Chris brought his Nurgle/Death Guard Army to the store on Wednesday and we took some photos of his creepy army. Chris has a ton of conversions mixed into his force, so let’s dive down into the puss filled world of Nurlge.
1. What is your history with this army?
I’ve been playing Chaos in some form or another since the start of 4th edition, going back and forth between Undivided, Khorne and Nurgle. I’ve done pretty well with it; I qualified for ‘Ard Boyz finals twice back in the day and I’ve got a good record at local tourneys and leagues. I haven’t been to many large events though.
2. How long have you been working on this army?
Like I said, I’ve been going back and forth between Undivided, Khorne, and Nurgle. Before recently there weren’t many pure Nurgle models to get for Chaos Marines, so most of what I had for “Death Guard” in previous editions are Undivided units painted green. Bikers, Havocs, Obliterators, and Maulerfiends in particular don’t get much use now that Death Guard are a separate codex. Most of the Death Guard here were made for 8th. I’m still working on new Plague Marines now that they can’t take Bolt Pistols.
3. Why did you pick this color scheme?
Green, Flesh, and Metal is a pretty basic scheme for Death Guard; I’m more interested in building and converting than painting, so I usually stick to Base Paints and Inks. I can’t bring myself to not paint all the details though, and the new Nurgle models certainly have a lot of those!
Likewise, the bases are just Agrellan Earth with brown paint and an ink. My (bad) basing habits kind of date the models in my army. I started off with just green paint on the base, then sawdust, then modelling sand, and the Agrellan Earth most recently.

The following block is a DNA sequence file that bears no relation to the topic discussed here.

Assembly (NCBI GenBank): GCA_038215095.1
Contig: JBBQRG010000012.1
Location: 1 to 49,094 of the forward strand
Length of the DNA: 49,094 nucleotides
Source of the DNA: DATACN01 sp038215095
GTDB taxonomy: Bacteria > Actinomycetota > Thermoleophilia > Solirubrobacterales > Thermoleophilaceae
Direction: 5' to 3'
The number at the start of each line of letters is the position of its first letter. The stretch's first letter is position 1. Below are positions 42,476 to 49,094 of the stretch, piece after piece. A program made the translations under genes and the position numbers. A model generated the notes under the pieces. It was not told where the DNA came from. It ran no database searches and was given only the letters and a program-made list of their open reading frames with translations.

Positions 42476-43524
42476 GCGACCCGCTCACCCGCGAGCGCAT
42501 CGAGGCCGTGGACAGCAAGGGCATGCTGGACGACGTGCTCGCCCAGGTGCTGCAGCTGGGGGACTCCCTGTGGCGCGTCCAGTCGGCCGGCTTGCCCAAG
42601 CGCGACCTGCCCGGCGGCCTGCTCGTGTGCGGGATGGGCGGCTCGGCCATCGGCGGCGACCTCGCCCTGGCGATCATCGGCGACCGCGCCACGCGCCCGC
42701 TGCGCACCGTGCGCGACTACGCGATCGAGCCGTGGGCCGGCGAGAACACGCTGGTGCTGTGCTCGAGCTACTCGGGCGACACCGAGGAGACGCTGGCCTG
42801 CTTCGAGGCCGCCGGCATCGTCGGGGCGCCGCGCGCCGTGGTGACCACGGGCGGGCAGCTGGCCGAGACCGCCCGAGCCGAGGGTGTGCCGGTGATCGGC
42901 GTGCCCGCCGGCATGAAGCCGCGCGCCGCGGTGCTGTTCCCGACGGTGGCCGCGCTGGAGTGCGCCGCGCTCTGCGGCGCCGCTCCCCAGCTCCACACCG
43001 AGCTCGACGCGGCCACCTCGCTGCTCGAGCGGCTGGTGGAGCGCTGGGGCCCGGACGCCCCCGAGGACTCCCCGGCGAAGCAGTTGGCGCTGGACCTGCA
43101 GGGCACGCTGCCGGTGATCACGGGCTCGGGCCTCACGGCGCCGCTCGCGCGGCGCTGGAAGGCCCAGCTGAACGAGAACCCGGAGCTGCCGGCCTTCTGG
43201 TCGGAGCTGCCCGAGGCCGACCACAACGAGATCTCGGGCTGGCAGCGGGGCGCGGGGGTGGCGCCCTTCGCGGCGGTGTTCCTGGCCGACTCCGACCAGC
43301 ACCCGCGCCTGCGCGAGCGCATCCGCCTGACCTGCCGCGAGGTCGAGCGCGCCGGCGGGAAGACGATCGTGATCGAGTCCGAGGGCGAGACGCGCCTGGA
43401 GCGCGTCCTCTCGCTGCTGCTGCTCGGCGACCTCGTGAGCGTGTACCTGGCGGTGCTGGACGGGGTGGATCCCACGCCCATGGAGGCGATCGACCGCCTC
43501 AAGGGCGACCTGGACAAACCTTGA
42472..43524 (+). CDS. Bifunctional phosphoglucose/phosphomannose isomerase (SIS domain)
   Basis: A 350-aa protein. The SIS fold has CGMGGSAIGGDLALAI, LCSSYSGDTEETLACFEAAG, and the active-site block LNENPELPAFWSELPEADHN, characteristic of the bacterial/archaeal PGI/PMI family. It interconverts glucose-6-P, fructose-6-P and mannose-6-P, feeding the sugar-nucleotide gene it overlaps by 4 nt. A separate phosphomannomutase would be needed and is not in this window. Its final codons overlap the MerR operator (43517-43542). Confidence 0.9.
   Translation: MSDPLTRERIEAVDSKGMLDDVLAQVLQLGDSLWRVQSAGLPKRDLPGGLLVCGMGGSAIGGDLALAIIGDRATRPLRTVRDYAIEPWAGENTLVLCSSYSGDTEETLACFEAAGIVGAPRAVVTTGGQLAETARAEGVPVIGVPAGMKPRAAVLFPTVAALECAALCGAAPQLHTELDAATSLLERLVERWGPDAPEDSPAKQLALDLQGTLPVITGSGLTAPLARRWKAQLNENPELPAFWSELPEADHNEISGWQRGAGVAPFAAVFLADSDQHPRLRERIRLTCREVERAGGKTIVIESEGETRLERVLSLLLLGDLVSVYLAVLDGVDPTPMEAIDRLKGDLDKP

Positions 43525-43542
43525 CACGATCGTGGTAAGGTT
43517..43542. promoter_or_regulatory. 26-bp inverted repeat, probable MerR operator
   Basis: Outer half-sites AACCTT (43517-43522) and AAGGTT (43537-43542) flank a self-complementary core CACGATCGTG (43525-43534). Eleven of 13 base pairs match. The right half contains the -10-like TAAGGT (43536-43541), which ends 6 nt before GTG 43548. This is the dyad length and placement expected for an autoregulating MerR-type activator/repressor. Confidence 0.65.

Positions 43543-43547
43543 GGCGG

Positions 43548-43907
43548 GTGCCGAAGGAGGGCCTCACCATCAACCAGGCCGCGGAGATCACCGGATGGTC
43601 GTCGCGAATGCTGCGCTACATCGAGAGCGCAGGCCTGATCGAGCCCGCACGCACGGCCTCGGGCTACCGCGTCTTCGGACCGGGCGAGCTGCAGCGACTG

4. What are your favorite units/models in this army?
My favorite conversions are still probably the scratchbuilt Obliterators. I built the first of them back in 4th edition and finished the full nine sometime in 5th. They’re plastic parts only, no green stuff or metal except for repairs.
I’ve been buying Rhinos second-hand and rebuilding/repainting them for a while now. The one here is what a buddy of mine wound up with when he tried to strip the tank’s paint with Acetone. He sold it to me cheap, I threw some paint on it, and I’ve been running it ever since.
Daemon Princes are a blast to make. The grumpy-looking Daemonfly Prince is a recent project, but it turned out really well. I can just imagine the never-ending stream of complaints as running commentary over the Prince clawing up a squad.
5. Do you have a style of play with this army that you favor?
Get in your face and take over. Death Guard Daemon Engines can take a surprising amount of damage, and the entire army is most dangerous up-close. That does give me some trouble against armies that can beat me in a fight or shoot the Daemon Engines apart.
I win a lot of games with 90% of my army dead.
6. What are your future plans for this army?
I’ve got a laundry list of units to build and paint. My next big project is going to be painting my metal Nurgle Daemons- I’ve had them for years and barely touched them! I’m taking the opportunity to rebase a 30-man unit of Plaguebearers too, which has me scraping for slotted 32mm bases.
Besides that, I’ve been working on getting the Gellerpox done, there’s a new Great Unclean One on my painting table, and I wound up with three Knights somehow. I’ve got plenty to keep me busy.
7. Anything else you would like to share about your army?
Sure, I’ll share some notes on conversions. When I’m converting, I find myself sticking to a pattern: I’ll build one model normally or with a minor change, another with a moderate conversion using official models, and a third as something a scratchbuild or total conversion. The Blight Haulers and Foul Blightspawns follow that pattern, and I’ve done it with Maulerfiends, Daemon Princes, all sorts of units.
Another useful tip for infantry and other humanoid models: if a model has a pose that’s giving you trouble or the limbs you want to use seem like they’re being held awkwardly, try recreating the pose yourself. Hold up your arms and swing them around on like the bit you’re using, and then ask yourself why you’d take that pose. Physically holding the pose can help you figure out why someone would stand like that.
The easy-build Plague Marine holding a Bolter is a good example. It’s a real pain to convert, but there are some options for poses if you think about why someone would hold their arm that low.
Thanks for bringing in your army and sharing it with us Chris! Time to go wash our hands and get inspired by these terrific conversions!